Here are a few situations that may arise when you have not asked the above questions.
(A) By not knowing the name and location of the client these scenarios may arise:
>The recruiter submits your resume to the client and it turns out it is a facility that you have NO desire to go to. (due to location or culture or other reasons, by knowing in advance this saves you, the client and the recruiter time and energy)
>There are potential non-compete issues; for instance, because you were recently employed by a consulting firm and the position is with one of their clients or you were at that facility previously and it isn't listed on your resume. (or various other scenarios with non-compete contracts, again saving you, the Recruiter and the client valuable time)
>Another recruiter from a different firm just submitted your resume to this client 3 days ago. (Many clients that receive the same resume from different sources will throw out the resume, feeling that the candidate is not worth their time) With the shortage of qualified personnel in the Healthcare IT Industry, many Healthcare Facilities and Consulting Firms are working with multiple staffing vendors to fill their roles, so you may be approached my more than one recruiter about the same opportunity.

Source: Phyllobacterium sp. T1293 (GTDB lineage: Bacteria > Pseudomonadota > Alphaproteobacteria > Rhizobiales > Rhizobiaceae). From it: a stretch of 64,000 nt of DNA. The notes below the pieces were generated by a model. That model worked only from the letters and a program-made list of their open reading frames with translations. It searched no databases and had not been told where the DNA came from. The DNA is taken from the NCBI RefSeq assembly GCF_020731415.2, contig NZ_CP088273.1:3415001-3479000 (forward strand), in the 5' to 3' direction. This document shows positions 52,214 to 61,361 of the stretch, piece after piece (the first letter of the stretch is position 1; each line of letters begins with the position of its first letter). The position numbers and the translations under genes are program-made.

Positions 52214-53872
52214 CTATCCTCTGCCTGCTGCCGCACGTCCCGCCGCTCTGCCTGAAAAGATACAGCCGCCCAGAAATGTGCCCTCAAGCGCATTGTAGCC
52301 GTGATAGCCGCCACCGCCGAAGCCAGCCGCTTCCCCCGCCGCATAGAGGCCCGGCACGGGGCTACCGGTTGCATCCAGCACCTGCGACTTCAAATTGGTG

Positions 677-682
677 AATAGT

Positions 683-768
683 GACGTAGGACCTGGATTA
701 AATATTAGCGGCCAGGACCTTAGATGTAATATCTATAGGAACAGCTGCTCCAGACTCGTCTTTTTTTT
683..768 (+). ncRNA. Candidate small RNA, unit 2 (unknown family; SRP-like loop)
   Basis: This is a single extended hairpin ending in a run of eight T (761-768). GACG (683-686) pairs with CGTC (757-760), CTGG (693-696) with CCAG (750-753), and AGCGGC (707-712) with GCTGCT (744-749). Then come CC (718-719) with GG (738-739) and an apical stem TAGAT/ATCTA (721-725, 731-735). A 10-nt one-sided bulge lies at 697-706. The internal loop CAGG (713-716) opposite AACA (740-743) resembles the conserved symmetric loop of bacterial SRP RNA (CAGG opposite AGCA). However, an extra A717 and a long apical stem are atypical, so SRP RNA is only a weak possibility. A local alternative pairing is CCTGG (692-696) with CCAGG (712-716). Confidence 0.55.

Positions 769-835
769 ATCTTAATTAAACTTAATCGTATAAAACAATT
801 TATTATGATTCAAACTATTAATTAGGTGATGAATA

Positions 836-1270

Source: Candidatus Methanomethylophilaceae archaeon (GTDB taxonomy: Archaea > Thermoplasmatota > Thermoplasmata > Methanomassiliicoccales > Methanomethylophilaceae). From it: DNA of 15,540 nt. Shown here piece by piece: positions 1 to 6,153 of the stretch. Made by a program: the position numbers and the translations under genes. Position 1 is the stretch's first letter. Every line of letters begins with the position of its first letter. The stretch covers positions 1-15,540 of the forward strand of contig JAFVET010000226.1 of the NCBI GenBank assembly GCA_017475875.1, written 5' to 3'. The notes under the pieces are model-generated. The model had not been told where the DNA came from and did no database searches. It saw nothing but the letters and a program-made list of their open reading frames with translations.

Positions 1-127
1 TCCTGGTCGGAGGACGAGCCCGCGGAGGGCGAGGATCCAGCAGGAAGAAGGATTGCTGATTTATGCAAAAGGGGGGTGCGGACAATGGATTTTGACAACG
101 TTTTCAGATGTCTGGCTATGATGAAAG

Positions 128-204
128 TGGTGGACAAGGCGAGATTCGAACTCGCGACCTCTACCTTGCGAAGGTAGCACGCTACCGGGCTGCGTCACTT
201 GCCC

(B) Why it's important that the Staffing or Consulting firm have a contract with their client:
>If the recruitment company doesn't have a signed contract in place with the client it is very possible you will never receive a response on your resume, or if you do get into the interview process it may take weeks for an offer to be finalized while you wait for the contracts to be approved.
>You may get a call the following week from a Recruiter with another firm that DOES have a client contract in place with the same facility you've already been submitted to, but you now have to avoid a duplicate submittal and must continue working with the first company.
(C)Why knowing when to anticipate follow up is important: